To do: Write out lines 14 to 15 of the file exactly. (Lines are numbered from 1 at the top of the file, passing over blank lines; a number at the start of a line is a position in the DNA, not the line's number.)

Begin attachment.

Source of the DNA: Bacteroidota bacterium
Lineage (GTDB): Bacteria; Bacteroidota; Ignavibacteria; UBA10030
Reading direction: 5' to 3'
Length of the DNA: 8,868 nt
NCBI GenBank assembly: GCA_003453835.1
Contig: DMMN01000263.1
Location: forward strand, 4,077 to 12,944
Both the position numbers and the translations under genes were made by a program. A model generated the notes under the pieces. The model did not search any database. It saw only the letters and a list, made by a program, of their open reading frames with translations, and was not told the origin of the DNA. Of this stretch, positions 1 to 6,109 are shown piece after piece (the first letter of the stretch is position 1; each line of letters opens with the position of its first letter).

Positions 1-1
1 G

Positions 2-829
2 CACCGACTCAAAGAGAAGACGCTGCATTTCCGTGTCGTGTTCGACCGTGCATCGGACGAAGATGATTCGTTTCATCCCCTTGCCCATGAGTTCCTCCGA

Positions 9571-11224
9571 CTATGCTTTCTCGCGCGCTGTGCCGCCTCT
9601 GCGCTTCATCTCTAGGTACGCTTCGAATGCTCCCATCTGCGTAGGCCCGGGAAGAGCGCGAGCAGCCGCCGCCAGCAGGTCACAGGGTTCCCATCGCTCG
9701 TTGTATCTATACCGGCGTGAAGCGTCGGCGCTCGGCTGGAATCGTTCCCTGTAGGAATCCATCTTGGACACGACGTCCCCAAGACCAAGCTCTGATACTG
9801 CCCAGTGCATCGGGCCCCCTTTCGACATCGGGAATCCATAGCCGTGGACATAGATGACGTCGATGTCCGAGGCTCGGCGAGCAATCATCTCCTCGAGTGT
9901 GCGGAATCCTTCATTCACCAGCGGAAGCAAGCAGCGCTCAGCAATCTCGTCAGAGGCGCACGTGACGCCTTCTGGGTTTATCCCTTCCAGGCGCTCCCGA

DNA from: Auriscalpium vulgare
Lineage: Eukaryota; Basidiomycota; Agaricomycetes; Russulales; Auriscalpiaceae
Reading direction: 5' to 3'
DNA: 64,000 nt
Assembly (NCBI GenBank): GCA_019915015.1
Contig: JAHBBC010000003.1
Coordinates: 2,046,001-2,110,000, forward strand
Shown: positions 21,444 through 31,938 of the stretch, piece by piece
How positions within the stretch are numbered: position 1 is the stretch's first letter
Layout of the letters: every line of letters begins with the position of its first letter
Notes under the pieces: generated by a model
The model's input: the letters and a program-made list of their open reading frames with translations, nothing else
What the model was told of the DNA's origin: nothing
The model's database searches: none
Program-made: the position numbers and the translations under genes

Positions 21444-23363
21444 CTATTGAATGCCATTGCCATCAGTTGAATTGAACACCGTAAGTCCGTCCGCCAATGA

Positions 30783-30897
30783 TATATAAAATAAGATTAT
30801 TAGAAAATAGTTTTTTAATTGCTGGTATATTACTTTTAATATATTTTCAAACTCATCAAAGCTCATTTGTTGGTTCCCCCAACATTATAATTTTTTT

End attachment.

9571 CTATGCTTTCTCGCGCGCTGTGCCGCCTCT
9601 GCGCTTCATCTCTAGGTACGCTTCGAATGCTCCCATCTGCGTAGGCCCGGGAAGAGCGCGAGCAGCCGCCGCCAGCAGGTCACAGGGTTCCCATCGCTCG